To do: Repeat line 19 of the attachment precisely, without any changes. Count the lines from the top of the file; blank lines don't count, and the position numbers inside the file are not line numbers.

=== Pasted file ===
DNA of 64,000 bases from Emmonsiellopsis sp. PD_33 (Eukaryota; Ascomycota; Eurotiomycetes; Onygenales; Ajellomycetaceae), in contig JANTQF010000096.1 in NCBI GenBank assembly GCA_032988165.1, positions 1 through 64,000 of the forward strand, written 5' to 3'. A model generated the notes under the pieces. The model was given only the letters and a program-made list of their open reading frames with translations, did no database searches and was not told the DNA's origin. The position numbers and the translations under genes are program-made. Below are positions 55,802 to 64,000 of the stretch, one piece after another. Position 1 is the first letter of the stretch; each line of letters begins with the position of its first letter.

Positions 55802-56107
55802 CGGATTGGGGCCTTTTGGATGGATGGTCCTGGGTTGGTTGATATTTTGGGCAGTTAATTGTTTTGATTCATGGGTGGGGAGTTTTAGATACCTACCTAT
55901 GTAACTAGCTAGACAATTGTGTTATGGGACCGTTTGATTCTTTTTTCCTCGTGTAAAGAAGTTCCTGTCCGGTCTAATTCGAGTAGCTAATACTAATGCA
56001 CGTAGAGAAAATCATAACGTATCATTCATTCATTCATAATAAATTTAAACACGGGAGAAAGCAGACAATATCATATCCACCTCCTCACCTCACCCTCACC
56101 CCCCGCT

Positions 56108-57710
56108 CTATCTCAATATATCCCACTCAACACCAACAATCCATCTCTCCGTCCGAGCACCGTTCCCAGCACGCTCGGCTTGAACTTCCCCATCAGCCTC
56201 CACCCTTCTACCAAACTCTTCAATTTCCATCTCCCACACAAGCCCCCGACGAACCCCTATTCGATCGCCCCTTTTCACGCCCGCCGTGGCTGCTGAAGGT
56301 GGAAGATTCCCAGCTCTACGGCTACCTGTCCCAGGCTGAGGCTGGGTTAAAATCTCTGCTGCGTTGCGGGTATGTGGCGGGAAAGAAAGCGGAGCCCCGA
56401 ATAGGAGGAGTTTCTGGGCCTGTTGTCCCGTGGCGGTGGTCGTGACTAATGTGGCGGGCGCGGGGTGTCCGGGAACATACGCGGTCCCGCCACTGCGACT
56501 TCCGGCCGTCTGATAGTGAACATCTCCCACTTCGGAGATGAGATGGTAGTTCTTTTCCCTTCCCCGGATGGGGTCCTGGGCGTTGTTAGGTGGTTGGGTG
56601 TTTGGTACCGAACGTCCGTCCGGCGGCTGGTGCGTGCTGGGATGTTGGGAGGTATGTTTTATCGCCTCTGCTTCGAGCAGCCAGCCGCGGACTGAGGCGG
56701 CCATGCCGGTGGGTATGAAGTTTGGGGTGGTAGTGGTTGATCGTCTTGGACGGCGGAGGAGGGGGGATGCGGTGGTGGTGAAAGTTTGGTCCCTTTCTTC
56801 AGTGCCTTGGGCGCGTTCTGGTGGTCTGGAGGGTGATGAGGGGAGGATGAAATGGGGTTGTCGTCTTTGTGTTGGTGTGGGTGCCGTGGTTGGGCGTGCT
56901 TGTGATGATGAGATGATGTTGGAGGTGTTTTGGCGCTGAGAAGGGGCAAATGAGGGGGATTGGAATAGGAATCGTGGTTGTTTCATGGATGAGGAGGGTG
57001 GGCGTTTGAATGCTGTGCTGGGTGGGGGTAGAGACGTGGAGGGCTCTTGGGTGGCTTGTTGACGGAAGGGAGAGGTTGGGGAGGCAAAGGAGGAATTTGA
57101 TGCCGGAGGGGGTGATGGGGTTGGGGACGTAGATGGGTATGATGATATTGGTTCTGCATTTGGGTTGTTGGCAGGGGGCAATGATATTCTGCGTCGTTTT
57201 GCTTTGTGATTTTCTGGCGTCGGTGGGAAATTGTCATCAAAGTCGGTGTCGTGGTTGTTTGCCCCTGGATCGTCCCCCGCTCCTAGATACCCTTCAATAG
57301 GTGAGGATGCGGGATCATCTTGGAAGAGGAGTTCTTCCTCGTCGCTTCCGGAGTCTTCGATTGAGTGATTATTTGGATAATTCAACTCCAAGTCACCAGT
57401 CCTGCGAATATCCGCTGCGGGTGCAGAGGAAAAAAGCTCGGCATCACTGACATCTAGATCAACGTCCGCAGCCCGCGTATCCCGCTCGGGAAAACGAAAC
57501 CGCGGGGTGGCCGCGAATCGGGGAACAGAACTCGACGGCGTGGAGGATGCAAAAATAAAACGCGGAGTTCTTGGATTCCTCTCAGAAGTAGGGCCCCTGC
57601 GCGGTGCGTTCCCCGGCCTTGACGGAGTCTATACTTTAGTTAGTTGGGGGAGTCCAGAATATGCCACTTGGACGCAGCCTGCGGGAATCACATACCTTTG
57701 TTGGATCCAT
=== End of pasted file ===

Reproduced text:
57201 GCTTTGTGATTTTCTGGCGTCGGTGGGAAATTGTCATCAAAGTCGGTGTCGTGGTTGTTTGCCCCTGGATCGTCCCCCGCTCCTAGATACCCTTCAATAG